Donald Faison: I have no idea. To be honest, I don’t know what’s going to happen with that.

Dave, as the new kid, what’s it like joining such an established comedy?

Dave Franco: It has been fun man. Not to take away from any previous projects I’ve worked on, but this is by far the most fun doing anything up until this point. And I’m not just saying that because Donald is sitting right next to me. I think a lot of that is because the people are really so cool and really grounded and I think that comes from the creator, Bill Lawrence. He has this no a**hole policy, from the cast — right on down to the PA —he won’t hire anyone who is not a genuinely good person and great to be around.

Although funnily enough — on screen — your character is a bit of a womanizing a**hole. How long until we get to meet the parents responsible for turning Cole into such a womanizing S.O.B?

Dave Franco: You’ll meet my mom briefly in the first few episodes, but I definitely talk about my parents a lot. [The character I play] is a terrible kid, but as the season progresses you’ll start to understand why he is the way he is. So while he remains a d*ck throughout, at least you’ll be able to sympathize for him.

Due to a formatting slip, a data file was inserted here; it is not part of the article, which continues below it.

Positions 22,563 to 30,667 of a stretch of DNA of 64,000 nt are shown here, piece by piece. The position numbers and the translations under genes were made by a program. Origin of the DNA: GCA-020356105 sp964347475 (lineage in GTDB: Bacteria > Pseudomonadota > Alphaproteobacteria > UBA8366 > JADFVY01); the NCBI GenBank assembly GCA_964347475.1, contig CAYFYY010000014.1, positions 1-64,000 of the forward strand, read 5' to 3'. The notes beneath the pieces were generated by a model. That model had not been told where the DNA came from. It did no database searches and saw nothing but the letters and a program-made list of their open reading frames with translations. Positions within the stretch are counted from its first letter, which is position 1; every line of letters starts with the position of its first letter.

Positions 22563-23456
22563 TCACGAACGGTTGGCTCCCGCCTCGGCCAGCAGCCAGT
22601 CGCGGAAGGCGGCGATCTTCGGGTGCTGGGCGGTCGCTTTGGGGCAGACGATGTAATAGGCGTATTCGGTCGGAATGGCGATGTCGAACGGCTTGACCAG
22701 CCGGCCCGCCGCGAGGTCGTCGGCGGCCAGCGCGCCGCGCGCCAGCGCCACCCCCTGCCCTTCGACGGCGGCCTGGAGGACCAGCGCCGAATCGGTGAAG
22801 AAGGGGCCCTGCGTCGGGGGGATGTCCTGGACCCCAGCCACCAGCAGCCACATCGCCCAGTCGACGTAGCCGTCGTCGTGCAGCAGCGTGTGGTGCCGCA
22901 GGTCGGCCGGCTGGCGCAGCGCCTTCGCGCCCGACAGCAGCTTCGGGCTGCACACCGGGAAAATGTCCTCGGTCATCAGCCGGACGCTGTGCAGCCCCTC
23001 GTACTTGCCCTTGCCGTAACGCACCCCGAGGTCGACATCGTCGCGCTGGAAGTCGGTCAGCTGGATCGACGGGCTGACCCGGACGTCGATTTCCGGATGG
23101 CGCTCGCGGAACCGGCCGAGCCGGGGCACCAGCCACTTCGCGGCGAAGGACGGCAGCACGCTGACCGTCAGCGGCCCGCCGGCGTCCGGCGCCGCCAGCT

Donald Faison: Your character might be a douche, but he has many redeeming qualities and as the season goes on everybody will understand what I’m talking about.
Dave Franco: Thank you Donald.
Donald Faison: Hey, I don’t want everyone to start calling you an a**hole!
Dave Franco: Yeah right!

And on a somewhat unrelated not, I’m curious about your real-life movie star brother. Does having James Franco as an older brother make things easier or harder for an up-and-coming actor in Hollywood? 

Dave Franco:

I would say it’s harder or easier. It is what it is. He [James] is great about it because he has left me kind of find my own path. He doesn’t really intervene, or tell me what to do, he let’s me learn from my mistake. At the same time if I ever have a question, he’s there to answer it. But at the same time, as much as I respect him and do want to work with him at some point, I want to have my own career.